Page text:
A long parallelepiped of raw, thick concrete, dean-cut and mysterious, levitates over the hillside in defiance of gravity. One must come closer, through a long stone wall, gray and chalky like the surrounding hills, to detect the trick behind this illusion. Upending the vertical proportions to which the eye has been used since early times, the house's apex is much wider than its base: the first floor is cantilevered on either side of a minimal garden level. Giving the impression of a precarious balance, while minimizing the construction's direct footprint on what came before it, this configuration asserts the fragility and the impermanence of human interventions on the great canvas of the landscape.
From the elevated living room one dives into the pool below, and from the pool one jumps into a sea of evergreen oaks—a protected, luxuriant forest in the Luberon, not far from a tiny hilltop village. Seen from above, the grass on the green roof partially conceals the concrete's roughness, thus mimicking the natural color palette of the surroundings, where leaves and needles provide imperfect camouflage to the dirt and rocks: in both cases, an expanse of gray with sprinklings of green on it.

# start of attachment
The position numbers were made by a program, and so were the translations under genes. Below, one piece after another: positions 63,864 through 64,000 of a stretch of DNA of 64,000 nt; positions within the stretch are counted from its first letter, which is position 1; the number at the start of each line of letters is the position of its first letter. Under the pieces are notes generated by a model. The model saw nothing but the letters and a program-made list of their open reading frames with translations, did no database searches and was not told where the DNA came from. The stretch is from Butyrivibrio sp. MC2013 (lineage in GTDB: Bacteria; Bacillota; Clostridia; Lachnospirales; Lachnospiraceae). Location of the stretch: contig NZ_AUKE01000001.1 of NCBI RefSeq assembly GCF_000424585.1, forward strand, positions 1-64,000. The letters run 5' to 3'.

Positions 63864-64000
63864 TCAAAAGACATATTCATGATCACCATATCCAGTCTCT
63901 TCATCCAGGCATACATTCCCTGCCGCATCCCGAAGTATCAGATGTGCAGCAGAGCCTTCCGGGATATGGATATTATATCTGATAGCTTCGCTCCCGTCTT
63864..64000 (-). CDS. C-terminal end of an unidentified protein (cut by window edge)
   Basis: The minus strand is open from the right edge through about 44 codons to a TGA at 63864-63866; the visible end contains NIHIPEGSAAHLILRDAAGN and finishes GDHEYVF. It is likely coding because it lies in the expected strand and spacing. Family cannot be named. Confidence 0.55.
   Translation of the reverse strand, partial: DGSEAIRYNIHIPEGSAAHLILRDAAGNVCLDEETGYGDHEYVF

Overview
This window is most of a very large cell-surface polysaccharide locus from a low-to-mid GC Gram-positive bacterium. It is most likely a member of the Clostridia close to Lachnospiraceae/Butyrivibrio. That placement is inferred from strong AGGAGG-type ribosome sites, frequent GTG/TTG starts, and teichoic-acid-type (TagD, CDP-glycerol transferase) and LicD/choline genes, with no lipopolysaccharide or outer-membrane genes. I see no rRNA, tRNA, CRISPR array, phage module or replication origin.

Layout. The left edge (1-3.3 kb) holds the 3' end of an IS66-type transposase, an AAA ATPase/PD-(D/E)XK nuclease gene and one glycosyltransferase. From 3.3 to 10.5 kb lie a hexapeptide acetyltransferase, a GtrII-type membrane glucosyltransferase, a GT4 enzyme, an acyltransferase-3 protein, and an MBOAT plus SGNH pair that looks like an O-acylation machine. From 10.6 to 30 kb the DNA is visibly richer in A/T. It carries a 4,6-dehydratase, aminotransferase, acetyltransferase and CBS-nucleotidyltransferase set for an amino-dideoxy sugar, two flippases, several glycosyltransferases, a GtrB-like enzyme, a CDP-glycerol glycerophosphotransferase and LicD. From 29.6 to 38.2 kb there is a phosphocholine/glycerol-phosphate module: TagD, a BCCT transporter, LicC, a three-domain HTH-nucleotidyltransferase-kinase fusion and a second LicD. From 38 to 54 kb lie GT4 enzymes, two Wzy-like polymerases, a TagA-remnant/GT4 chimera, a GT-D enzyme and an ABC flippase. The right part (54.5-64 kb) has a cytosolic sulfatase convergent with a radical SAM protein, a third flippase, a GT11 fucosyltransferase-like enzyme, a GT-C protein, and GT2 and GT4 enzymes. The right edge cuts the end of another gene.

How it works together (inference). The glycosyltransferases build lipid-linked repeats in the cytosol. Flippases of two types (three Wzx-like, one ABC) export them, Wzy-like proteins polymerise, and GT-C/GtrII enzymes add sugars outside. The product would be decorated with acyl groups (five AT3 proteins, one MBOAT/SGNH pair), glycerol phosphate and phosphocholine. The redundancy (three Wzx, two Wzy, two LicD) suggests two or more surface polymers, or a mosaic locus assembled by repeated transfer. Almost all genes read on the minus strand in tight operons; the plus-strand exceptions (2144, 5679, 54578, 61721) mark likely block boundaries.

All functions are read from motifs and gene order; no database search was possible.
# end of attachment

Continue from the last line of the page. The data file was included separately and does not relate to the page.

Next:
The villa's uncluttered internal layout asserts itself with clarity. In the center, a wooden volume gathers all the utilitarian areas of the home, from the kitchen through the bathroom to the closets. On either side, liberated from these down-to-earth necessities, the living room and master bedroom are free to unfurl their ample span, and the gaze takes flight unencumbered.
The concrete block's lateral opacity is indeed offset by the wide revolving floor-to-ceiling windows at each end, which ensure the space's luminosity: simultaneously open and closed, the villa is both a protective jewel case for its occupants' intimacy and a belvedere overlooking a landscape that stretches as far as the eye can see, providing a tantalizing hint of the infinite. It's as if the villa affirms that the foremost goal of architecture is to compel us to look at nature, thus teaching us to respect it, and to proclaim that it remains the first, last, and best dwelling of man.